a first multiplexer connected to the output of the differential analog-to-digital converter for providing the digital error signal to the digital compensator in the first mode of operation and for providing the digital error signal to the microcontroller in the second mode of operation; and
a second multiplexer connected to an input of the pulse width modulator for providing the compensated digital error signal to the pulse width modulator in the first mode of operation and providing the synthesized compensated digital error signal to the pulse width modulator in the second mode of operation.
13. The system of
14. The system of
15. The system of
16. The system of
17. The system of
18. The system of
19. The system of
20. A method for analyzing an operation of a switching power converter, comprising the steps of:
switching at least one portion of a control loop of a digital controller of the switching power converter into the control loop and a microprocessor out of the control loop in a first mode of operation; and
generating a control signal using the at least one portion of the control loop in the first mode of operation;
switching the at least one portion of the control loop of the digital controller of the switching power converter out of the control loop and the microprocessor into the control loop in a second mode of operation; and
emulating in the microcontroller the operation of the at least one portion of the control loop to generate a synthesized control signal during the second mode of operation.
21. The method of
22. The method of
receiving an error signal from the control loop; and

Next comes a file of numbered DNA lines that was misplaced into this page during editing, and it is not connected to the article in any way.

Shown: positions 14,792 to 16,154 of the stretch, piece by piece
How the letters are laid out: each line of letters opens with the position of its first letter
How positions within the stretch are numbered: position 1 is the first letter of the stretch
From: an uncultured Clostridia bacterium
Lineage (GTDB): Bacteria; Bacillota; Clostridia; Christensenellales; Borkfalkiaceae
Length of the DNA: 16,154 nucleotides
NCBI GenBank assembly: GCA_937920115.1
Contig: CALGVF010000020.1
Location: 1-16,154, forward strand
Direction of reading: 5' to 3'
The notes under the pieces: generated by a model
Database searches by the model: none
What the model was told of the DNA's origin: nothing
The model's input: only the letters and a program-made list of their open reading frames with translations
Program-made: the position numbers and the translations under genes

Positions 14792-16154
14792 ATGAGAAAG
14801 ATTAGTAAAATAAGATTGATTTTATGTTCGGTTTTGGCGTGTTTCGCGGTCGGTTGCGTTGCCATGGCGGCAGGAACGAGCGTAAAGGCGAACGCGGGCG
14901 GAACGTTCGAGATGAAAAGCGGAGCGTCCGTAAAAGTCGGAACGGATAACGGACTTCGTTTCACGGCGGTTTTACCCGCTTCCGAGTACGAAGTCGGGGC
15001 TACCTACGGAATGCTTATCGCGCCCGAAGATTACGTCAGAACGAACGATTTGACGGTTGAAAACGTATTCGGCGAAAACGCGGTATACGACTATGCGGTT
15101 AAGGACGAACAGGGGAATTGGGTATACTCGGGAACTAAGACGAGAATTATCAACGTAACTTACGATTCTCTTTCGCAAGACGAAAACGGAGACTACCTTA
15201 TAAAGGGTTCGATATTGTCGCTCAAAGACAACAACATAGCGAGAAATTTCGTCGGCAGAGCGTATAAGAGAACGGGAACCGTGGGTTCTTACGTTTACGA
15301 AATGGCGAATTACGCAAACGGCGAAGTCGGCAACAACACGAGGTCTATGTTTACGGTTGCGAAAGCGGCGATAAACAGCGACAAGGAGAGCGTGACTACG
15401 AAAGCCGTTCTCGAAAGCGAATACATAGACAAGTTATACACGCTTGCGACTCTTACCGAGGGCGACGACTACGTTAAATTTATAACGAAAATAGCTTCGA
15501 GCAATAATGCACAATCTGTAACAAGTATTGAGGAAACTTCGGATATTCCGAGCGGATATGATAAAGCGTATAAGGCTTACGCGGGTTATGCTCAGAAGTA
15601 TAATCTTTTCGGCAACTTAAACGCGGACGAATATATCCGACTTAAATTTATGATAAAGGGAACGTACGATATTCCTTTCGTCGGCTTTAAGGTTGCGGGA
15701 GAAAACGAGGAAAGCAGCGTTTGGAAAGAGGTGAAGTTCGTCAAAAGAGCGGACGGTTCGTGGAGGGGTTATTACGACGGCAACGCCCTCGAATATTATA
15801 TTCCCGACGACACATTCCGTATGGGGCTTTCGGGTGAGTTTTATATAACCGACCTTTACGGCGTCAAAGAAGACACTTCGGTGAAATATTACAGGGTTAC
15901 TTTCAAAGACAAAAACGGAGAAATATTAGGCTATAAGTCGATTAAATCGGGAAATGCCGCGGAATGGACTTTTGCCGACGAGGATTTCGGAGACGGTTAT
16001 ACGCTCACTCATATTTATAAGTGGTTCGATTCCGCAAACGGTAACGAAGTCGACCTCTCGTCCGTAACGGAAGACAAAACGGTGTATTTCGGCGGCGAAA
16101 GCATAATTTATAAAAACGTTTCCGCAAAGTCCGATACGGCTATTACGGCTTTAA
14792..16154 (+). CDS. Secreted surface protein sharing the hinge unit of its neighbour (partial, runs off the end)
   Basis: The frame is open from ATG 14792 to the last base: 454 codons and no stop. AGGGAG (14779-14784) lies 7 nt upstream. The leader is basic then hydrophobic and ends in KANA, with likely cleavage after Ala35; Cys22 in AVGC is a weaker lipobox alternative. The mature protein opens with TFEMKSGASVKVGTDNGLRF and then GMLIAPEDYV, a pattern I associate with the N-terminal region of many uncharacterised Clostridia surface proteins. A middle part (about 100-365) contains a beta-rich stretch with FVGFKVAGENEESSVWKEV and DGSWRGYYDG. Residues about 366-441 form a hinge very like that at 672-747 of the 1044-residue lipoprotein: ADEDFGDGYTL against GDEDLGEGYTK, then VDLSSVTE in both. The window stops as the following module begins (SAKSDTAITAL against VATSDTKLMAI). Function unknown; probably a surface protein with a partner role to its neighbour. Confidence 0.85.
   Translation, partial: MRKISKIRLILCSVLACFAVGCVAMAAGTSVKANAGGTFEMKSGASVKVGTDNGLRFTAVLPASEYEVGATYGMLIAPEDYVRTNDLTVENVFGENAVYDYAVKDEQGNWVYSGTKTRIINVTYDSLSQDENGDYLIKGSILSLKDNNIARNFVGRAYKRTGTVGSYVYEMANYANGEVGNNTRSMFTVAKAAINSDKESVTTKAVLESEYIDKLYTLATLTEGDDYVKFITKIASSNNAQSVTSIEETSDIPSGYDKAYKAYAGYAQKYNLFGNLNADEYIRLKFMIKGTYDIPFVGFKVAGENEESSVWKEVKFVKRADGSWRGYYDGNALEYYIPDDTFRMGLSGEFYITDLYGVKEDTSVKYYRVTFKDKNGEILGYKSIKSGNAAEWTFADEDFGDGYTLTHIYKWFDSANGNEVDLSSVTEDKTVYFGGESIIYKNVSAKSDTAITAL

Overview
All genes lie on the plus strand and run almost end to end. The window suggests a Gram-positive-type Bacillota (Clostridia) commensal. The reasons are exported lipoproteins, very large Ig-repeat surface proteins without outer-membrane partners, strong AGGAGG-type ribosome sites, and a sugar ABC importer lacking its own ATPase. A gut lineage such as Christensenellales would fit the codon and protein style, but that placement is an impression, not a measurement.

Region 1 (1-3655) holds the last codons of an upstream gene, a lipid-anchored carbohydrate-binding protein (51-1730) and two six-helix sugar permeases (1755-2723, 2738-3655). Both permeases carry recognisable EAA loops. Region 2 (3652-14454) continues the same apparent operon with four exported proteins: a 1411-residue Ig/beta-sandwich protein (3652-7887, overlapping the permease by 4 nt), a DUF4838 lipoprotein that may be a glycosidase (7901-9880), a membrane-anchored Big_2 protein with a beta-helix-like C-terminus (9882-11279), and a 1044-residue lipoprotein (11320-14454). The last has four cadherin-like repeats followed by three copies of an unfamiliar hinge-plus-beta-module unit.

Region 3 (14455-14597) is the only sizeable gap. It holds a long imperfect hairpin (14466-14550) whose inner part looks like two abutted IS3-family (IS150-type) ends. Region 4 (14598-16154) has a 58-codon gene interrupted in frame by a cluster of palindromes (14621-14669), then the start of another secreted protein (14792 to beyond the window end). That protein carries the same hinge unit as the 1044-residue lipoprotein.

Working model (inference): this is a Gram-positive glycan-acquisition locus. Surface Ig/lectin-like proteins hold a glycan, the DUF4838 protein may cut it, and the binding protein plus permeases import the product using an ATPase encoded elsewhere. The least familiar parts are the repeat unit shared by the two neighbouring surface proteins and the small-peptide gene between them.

generating a synthesized compensated digital error signal responsive to the received error signal.
23. The method of
24. The method of
25. The method of
26. The method of
27. The method of
This application is related to U.S. patent application Ser. No. 11/096,597, filed Mar. 31, 2005, and entitled “DIGITAL PWM CONTROLLER”, which is incorporated herein by reference.
The present invention relates to DC-DC power converters and, more particularly, to a system and method for analyzing the operation of a digital PWM controller.
DC-DC power converters are utilized in situations where one DC voltage is converted to another DC voltage. In one application, that associated with PC based systems, the processor requires a fairly low voltage and a fairly high current. Rather than convert an incoming AC voltage down to a very low DC voltage and then route the low DC voltage across a PC board, a higher DC voltage is output by the power supply, routed around to the various components on the PC board and then, proximate to the processor, the voltage is down converted to a very low level on the order of 1.0 V. This requires a conversion device to be disposed proximate to one or more high current integrated circuits on the board.
Typical DC-DC converters are fabricated using a switching supply that utilizes a switched inductor or capacitor configuration with the input DC voltage switched to the input thereof with a periodically waveform operating at a preset switching frequency with a varying duty cycle. By sensing the output voltage and comparing it with a desired voltage, the duty cycle of the waveform can be adjusted to control the amount of current supplied to the reactive components. This control is facilitated with a negative feedback control loop.